The big news at last year’s GRAMMY® Awards concerned the reduction of categories announced in the summer of 2011, bringing the total number of categories down from 109 (the year before) to 78.
The biggest publicity before last year’s GRAMMYs concerned the scorched-earth reaction of a vociferous segment of the Latin jazz community, which heatedly protested the loss of the Latin Jazz category in the restructuring. Brandishing some laughably conspiratorial accusations, this group went so far as to file a lawsuit against The Academy.
The news at this year’s ceremony is that the Latin Jazz category has risen like Lazarus.
The Recording Academy Board of Trustees voted last spring to reinstate the category. Officially, the decision had nothing to do with the protests; Academy insiders feared that it would set a precedent if the Board were seen to have caved to outside pressure. So Sunday afternoon – when the Latin Jazz GRAMMY goes to the main firebrand leading the charge (see below) – the reactions, both official and unofficial, will certainly bear watching.
For most jazz fans, that’s more than can be said for the GRAMMY telecast itself. Relentlessly focused on the top-selling pop artists who can drive up ratings, the show pays short shrift to all of the “niche” genres (including jazz, blues, classical, most Latin, and “world” music) that make the American scene so vibrant.
As I pointed out in Part One of this series, the vast majority of the GRAMMY categories are announced in a “pre-telecast” segment, which will stream live on the GRAMMY site Sunday afternoon from 4 till 6:30, Chicago time. (The big broadcast begins at 7, aired over WBBM-TV in Chicago.) Several years ago, The Recording Academy remade this once perfunctory event into a full-scale production; it now features a live band, several musical performances, fairly high-profile guest presenters, and celebrity emcees.
In fact, the pre-tel has rapidly evolved into a quite watchable production, filled with artists you may actually care about. (Admittedly, I’m presuming there’s not much crossover between fans of jazz and Frank Ocean, Kelly Clarkson, and Mumford & Sons. If I’ve got that wrong, do let me know.)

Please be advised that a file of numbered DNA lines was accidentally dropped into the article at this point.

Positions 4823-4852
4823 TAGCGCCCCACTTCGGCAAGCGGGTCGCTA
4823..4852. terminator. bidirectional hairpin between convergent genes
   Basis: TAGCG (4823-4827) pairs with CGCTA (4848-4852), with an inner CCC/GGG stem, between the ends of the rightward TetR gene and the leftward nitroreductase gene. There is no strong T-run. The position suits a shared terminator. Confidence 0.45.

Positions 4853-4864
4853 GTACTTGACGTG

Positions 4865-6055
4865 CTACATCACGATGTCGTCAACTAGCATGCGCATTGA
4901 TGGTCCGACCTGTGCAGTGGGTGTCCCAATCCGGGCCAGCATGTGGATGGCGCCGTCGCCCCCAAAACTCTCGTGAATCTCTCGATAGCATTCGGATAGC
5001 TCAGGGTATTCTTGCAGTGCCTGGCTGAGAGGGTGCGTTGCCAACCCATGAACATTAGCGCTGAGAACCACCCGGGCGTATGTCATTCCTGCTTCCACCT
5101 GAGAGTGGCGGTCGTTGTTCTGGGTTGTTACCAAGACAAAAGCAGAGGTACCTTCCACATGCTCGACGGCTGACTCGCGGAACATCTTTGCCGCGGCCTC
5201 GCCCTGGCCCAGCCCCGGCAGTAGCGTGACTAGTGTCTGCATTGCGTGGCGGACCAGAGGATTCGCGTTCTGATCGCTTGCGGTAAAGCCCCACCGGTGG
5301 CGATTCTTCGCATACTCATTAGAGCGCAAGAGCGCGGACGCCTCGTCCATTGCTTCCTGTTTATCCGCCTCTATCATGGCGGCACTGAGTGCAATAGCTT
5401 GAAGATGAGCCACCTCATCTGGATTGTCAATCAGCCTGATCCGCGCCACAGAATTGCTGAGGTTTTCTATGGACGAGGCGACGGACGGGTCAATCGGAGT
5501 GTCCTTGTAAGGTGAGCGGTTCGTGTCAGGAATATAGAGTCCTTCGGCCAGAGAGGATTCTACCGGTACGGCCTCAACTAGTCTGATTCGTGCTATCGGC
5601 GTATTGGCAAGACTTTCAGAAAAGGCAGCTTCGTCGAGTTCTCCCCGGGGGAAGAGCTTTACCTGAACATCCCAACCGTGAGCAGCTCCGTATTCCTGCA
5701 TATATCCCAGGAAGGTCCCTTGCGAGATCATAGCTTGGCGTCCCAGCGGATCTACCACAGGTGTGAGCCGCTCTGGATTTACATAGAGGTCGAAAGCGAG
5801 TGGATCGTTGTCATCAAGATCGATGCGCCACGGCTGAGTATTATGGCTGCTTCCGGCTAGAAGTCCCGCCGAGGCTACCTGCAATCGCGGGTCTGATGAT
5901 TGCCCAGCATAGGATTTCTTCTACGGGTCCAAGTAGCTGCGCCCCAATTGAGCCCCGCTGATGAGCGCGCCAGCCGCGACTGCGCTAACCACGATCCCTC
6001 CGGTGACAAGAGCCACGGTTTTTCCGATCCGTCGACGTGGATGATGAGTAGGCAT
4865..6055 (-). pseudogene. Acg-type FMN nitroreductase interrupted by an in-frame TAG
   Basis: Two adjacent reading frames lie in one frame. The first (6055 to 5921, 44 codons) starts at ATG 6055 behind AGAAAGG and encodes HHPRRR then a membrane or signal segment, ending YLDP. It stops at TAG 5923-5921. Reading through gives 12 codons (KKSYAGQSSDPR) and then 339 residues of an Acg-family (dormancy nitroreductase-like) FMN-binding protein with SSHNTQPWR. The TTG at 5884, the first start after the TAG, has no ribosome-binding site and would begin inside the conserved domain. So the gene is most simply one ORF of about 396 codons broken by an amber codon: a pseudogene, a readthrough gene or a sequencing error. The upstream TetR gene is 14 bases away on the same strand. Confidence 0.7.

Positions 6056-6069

The proof of the pre-tel’s current stature lies in the demand for tickets: instead of a few hundred folks wandering in for free, as was the case a mere 6 or 7 years ago, the event is now sold out, with a couple thousand or more paying a minimum of $300 for the opportunity.
Whether you’re there in formal wear or watching for free on line, here are more of my picks for those who deserve to win, plus those most likely to take home the Gramophone (two different things) – preceded by the disclamatory reminder that your Chicago Jazz Music Examiner is a voting member and former national officer of The Recording Academy, as well as a proud member of the organization’s Chicago chapter.
- Best Latin Jazz Album
In addition to writing the durable Latin standards “Morning” and “Pensativa” (both near the beginning of his five-decade career), the venerable composer-arranger Clare Fischer – who died at the beginning of 2012 – also recorded some 50 albums under his own name. Of those, “Ritmo!” marks a wonderful summit. The music paints colors as vivid as a macaw, in passages as intricately layered as Aztec architecture, with ornate details chiseled into the soaring heights. (I chose “Ritmo!” as #4 in my year-end wrapup.) Enough Academy members were aware of this self-released gem to help push it toward a nomination, and I’d love to think that enough more will have listened during the voting period for it to actually win. I’d also love to have this Ferrari, which is an only slightly less likely proposition.
If Fischer can’t win, the award could deservedly go to either the quiet and nuanced “Duos III” from vocalist Luciana Souza, or to the voluptuous and audacious “Flamenco Sketches” by pianist Chano Dominguez. But Bobby Sanabria made a big-band album with plenty of flash; he also made quite a splash within the Latin jazz community by spearheading that lawsuit against The Academy. I can imagine mainstream Academy members might have a problem awarding someone who made himself such a thorn in their side. But the Latin jazz fans who bemoaned the loss of their category – and rightly or wrongly see Sanabria as the hero responsible for its return – will have no such qualms.
In addition to the five awards within the jazz field, several other GRAMMY categories boast a predominance of nominees from the jazz world, even though those categories accept entries from all genres. Here are my picks for those as well.
- Best Instrumental Composition
Who will win: Chris Brubeck & Dave Brubeck (ditto)
This might as well be a jazz category, especially this year. All six nominees cut their teeth as jazz musicians, although in two cases – the legendary Dave Brubeck (working with his second oldest son, Chris) and pianist Bill Cunliffe – it’s a matter of well-known jazzers stretching into classical territory.